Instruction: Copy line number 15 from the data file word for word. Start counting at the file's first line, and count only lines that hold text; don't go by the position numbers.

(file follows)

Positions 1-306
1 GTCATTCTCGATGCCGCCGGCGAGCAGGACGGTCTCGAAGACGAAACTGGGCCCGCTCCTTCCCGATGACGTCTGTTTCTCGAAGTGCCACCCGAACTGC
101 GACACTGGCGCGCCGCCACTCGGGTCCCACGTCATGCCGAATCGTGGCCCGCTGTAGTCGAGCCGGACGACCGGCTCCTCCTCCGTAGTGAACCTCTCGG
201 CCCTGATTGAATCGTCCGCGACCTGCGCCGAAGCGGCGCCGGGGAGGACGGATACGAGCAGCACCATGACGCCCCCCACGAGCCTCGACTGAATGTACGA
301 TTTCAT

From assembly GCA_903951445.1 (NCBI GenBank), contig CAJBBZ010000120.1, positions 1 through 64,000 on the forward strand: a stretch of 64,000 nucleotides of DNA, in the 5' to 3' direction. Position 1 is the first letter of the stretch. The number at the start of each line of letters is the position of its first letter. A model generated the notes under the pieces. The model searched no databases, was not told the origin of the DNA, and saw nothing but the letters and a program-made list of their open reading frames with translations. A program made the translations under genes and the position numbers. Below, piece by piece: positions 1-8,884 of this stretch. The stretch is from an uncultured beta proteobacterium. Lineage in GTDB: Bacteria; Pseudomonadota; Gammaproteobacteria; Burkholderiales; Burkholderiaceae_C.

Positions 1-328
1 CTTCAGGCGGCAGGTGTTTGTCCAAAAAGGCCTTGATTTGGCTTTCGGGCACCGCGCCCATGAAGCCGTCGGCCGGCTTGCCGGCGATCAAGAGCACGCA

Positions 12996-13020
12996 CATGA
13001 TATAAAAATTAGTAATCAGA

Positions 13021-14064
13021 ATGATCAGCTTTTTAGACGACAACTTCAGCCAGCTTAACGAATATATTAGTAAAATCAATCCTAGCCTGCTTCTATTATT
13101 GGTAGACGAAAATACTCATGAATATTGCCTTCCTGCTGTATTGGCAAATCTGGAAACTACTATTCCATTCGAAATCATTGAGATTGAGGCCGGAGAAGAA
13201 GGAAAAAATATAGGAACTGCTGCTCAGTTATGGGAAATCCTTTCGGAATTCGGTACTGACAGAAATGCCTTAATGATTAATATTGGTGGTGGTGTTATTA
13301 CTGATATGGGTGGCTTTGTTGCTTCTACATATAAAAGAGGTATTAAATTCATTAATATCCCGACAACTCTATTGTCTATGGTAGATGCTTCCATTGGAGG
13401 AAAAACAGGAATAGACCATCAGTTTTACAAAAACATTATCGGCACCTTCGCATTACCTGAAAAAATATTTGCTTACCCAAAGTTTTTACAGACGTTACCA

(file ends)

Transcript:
13201 GGAAAAAATATAGGAACTGCTGCTCAGTTATGGGAAATCCTTTCGGAATTCGGTACTGACAGAAATGCCTTAATGATTAATATTGGTGGTGGTGTTATTA